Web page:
Nebulae: Deep-Space Computing Clouds - Part 2

April 13 - 17, 2020
California Institute of Technology - Pasadena, CA 91125


Workshop Overview:

The first workshop of the KISS study program  “Nebulae: Deep-Space Computing Clouds” was held August 26-30, 2019, at the Keck Institute for Space Studies on the Caltech campus. During the first workshop, the participants defined several high impact planetary and small-body mission concepts and high level capabilities enabled by in-situ computing resources orders of magnitude greater than the “minimum required” that is deployed today. A rough roadmap of technical development and investment priorities was defined, scaling from:

  • Smart instruments” which have enough storage and processing to accomplish mapping or population-level statistics without impacting the spacecraft;
  • Mission-level infrastructure that can conduct multi-sensor fusion, archive instrument data for future downlink, and assist with spacecraft navigation and operations;
    up to
  • Campaign-accelerating orbiters which are deployed to deep space targets with reserve capabilities to enable an efficient, data-driven discovery process with iterative objectives from mapping, global geodesy, population-level statistics, and onboard continuous change detection.

All these concepts depend on the spacecraft being “Nebula-enabled”, such that there is sufficient storage and computational capacity for large quantities of data to be gathered, pre-processed and selected for optimal downlink to make the most of the bits that the Deep Space Network (DSN) can support. Reserve or excess computational resources, provided by the Nebula, can be dedicated to processing that extra data on-site, augmenting by several orders of magnitude the amount of data immediately available for scientific inquiry.

The second workshop is scheduled for the week of April 13, 2020. This workshop will realize practical models for the broadly applicable Nebula concept. First, we will identify missing science cases from Astronomy/Astrophysics and Heliophysics with a focus on identifying commonalities with the planetary and small-body cases already developed in the previous workshop.  In addition, we will establish near-term earth and lunar applications or science opportunities along with technical design references. Upon completion of a technology gap analysis and a review of mission infusion paths and trades, we will determine the technical development roadmap to success, and define the next technical steps (e.g. case studies, technology demonstrations and other follow-on activities). This roadmap will also highlight a set of topics that, if accelerated with additional funding, could materially advance some of the schedule or improve the performance of a planned Nebulae instantiation.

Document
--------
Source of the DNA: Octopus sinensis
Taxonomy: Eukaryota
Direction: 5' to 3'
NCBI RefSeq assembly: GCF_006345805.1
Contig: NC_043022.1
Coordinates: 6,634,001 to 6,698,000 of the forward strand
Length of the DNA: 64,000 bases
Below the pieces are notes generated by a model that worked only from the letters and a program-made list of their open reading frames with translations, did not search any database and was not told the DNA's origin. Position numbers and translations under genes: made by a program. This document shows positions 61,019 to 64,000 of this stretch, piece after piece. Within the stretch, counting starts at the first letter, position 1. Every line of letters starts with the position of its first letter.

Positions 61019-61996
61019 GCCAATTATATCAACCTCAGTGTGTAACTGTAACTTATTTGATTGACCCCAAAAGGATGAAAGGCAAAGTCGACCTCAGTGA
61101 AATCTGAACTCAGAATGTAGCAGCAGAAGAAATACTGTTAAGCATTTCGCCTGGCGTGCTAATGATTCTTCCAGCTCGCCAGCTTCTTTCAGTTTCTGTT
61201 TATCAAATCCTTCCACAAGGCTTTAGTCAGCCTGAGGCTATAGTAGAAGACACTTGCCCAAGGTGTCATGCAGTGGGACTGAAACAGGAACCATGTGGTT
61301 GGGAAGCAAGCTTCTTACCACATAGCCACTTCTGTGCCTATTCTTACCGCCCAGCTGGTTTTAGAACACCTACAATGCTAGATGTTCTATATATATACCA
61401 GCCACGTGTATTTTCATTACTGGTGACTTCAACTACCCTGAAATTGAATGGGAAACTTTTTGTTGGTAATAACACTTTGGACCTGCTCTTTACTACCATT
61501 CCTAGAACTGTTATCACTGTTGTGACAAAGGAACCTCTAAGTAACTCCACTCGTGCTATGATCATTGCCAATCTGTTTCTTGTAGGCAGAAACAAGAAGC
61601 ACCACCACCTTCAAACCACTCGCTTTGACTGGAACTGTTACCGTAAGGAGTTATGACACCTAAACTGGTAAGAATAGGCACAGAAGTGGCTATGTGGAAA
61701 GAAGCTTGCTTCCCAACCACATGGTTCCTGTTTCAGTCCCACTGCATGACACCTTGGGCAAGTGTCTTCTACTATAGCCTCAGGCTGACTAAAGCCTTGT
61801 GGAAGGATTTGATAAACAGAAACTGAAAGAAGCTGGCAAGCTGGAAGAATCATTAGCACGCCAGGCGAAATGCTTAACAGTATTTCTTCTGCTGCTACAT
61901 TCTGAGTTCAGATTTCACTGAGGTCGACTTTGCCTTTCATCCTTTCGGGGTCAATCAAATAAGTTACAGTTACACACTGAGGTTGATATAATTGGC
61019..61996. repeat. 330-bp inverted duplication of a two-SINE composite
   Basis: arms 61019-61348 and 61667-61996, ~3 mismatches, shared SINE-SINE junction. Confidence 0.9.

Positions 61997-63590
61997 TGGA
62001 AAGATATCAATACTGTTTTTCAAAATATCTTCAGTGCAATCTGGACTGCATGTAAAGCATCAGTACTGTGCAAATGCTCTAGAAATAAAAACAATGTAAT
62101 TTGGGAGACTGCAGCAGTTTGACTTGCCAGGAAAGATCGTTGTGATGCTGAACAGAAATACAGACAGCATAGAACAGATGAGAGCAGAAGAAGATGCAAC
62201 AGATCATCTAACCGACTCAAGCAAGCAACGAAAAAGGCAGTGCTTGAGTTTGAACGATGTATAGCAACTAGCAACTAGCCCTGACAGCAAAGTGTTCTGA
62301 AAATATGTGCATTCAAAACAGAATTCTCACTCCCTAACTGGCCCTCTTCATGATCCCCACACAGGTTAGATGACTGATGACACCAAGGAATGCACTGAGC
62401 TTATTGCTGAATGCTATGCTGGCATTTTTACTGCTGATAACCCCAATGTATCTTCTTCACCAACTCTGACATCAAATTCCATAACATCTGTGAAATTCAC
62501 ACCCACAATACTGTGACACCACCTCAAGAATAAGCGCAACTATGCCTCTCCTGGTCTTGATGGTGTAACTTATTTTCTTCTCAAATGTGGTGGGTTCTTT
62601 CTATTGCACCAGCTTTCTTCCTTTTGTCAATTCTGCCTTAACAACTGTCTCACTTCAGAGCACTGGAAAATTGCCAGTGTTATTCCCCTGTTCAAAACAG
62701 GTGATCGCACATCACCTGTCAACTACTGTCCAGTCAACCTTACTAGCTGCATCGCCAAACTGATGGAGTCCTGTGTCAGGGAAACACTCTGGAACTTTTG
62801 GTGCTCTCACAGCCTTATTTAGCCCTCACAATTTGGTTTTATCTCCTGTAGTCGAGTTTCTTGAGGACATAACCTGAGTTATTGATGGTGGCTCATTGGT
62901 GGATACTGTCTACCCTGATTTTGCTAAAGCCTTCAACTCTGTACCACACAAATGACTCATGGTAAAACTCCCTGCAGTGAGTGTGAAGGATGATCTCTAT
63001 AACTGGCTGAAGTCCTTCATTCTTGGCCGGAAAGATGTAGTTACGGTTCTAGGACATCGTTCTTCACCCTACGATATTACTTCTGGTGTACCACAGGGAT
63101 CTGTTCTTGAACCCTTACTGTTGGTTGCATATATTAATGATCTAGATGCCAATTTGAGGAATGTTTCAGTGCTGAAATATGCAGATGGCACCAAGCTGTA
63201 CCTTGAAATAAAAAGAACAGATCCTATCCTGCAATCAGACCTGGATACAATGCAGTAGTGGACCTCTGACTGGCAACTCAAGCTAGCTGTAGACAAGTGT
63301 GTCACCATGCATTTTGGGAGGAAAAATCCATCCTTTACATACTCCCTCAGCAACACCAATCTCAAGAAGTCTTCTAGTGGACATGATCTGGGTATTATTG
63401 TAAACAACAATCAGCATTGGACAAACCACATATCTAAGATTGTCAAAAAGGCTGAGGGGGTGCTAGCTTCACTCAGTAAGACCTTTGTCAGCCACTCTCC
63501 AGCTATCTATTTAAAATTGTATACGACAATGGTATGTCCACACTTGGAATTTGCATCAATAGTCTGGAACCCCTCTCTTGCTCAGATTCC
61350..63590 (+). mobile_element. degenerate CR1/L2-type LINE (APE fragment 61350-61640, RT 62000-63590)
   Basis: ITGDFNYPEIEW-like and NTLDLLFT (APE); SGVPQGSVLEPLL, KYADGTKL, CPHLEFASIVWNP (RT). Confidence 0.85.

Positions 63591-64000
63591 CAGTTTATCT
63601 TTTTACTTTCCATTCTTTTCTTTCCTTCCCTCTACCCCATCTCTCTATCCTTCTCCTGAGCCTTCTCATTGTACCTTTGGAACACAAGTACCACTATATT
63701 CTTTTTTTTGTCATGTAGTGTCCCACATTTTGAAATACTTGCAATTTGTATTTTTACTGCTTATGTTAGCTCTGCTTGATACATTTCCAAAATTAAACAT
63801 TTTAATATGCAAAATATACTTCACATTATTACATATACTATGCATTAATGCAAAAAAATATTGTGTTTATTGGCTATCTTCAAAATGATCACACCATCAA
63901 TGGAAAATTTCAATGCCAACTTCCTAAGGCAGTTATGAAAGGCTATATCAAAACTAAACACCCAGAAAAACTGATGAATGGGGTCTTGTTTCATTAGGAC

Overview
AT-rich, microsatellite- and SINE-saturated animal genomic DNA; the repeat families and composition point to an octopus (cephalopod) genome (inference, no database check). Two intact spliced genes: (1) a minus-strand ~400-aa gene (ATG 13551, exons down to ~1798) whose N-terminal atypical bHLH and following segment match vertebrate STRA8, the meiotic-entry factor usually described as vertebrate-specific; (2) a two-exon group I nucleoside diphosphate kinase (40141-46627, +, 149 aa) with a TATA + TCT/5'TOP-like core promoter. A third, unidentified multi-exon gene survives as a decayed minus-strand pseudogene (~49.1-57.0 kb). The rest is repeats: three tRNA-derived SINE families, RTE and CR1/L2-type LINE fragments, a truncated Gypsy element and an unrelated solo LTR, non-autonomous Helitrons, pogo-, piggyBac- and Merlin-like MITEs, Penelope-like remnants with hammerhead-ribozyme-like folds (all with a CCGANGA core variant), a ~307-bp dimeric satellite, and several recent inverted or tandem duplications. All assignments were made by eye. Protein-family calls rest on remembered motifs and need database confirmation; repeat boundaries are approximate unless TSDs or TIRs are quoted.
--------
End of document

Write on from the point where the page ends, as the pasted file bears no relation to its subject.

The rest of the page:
Schedule Coming Soon...

List of Workshop Participants Coming Soon...

Lodging for out-of-town attendees

There are a number of hotels (2 pages pdf, 600KB) that are close to the Caltech campus where we have a negotiated rate. (Please note that this negotiated rate does not guarantee you the lowest rate as there may be internet specials or AAA rates that may be better.)

Please note that with enough notice, you can reserve rooms for attendees at the Athenaeum, which has been recognized as a Platinum Club of America. Newly refurbished, it is conveniently located on the Caltech Campus. Contact Janet Seid if you would like to check the availability of this option.

Visa Requirements

For Visa requirement information and travel to the United States please visit the website of the U.S. Department of State.

Parking (for Visitors and for JPL Personnel)

For Visitors: From the Arroyo Parkway, turn right (east) on Del Mar Avenue. Proceed approximately one and a quarter miles. The Caltech campus will be on your right. Turn right (south) onto Wilson Avenue. Turn right into the North Wilson Structure and park in an unmarked spot. Buy a parking permit from the kiosk located inside the North Wilson Structure or request one ahead of time from KISS.

For JPL Personnel: JPLers may use their JPL hang tag for parking or request a special parking hangtag from the JPL parking office. Employees who do not have on-Lab parking privileges can obtain a hang tag created for this purpose from JPL parking coordinator Robert Kennedy (818-354-4586, Building 310-108B, 9/80 schedule). Please park in an unmarked spot in the North Wilson Structure located on Wilson Avenue.

Maps and General Information on Pasadena

Directions and Maps